Many of our candidates ask us for advice on how to best present themselves at interview. If one is entering the job market for the first time, or after a long period in the same position, this can often be a daunting task. Remember that regardless of your ‘on paper’ experience, the impression that you convey at interview is usually the make or break deciding factor.
So, be the best you can be. If you want this job, you need to show it.
Preparing your meeting
Good preparation is paramount to perform well at interview. It will also give you confidence, and help calm any nerves. Preparation can be both practical and knowledge based.
- Ensure you have all relevant details such as time, date and interview location, as well as the interviewer name(s) where appropriate. It is important that you take personal responsibility for these details and chase your consultant if they have not been provided – remember that your interview is one of many they are involved in every day.
- Plan your journey and factor in the chance of delays. DON’T be late. You may work long hours and be under time pressure, but if you are interviewing at another firm the chances are your interviewer is in a similar situation.
- Research the firm you are interviewing with, the role you are interviewing for, and your interviewer’s background if relevant. Information sources include the internet, social media, specialist sites, friends and us (your recruitment consultant). Think about the institution’s background, current projects, culture.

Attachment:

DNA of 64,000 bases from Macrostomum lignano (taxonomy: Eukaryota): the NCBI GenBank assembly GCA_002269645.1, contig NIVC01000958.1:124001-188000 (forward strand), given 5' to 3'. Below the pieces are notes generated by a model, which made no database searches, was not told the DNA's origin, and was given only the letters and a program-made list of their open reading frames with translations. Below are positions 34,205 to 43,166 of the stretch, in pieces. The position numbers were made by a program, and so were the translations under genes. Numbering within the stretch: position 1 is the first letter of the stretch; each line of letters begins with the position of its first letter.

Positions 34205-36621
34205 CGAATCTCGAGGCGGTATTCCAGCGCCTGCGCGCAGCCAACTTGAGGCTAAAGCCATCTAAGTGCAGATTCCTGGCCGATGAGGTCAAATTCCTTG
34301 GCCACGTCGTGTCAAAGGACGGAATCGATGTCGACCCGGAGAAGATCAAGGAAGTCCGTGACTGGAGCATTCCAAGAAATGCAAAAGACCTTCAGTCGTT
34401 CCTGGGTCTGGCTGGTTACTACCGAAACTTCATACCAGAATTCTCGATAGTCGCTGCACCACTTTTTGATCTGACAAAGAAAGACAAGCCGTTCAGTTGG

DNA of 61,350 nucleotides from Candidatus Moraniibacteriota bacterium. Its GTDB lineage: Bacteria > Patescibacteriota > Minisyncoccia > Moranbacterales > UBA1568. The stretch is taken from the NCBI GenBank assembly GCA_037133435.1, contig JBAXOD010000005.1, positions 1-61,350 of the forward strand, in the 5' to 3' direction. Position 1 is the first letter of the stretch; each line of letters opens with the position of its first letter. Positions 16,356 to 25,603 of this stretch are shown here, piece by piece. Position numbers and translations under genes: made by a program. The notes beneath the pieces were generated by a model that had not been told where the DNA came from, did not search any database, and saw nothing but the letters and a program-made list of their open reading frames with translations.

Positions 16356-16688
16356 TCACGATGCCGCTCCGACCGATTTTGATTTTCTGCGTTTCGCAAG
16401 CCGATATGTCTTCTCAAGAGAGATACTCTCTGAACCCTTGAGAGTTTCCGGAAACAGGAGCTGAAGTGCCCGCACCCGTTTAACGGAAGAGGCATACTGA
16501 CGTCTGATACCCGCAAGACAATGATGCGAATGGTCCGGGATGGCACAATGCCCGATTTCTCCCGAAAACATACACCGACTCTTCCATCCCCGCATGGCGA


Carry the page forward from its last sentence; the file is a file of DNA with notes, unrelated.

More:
- Make sure you know your CV ! Check dates of employment as these may have to be confirmed. Ensure that you are able to relate your discussion back to points you have raised on your CV.
- Wear professional clothing. Ensure that you are clean and try to look polished. Makeup, if worn, should be conservative (the jobs we recruit for are mainly within the financial services / corporate world – adapt to the company you are interviewing for).
This is an extremely important, and often ignored, part of an interview. It is said that a person will form an opinion of you in the first five minutes of a meeting. This is often based on a sub-conscious reading of your body language.
- A good handshake gets you off to a great start. It should be firm without crushing their hand!
- Don’t fidget. Practice a comfortable way of sitting before you go to the interview. Don’t play with your hair, clothes, pen or business card; it will seem as though you are bored, and not paying attention. It will also imply nerves.
- Maintain natural eye contact, and, in the case of multiple interviewers, look at who is talking to you if there are two interviewers, for example. When giving your answer shift your gaze between the two, to involve both in the discussion.
- Use affirmative actions such as nodding and saying ‘yes’ and ‘mmm’ as the interviewer speaks (everything in moderation of course). This will show that you can listen and understand.
The Interview content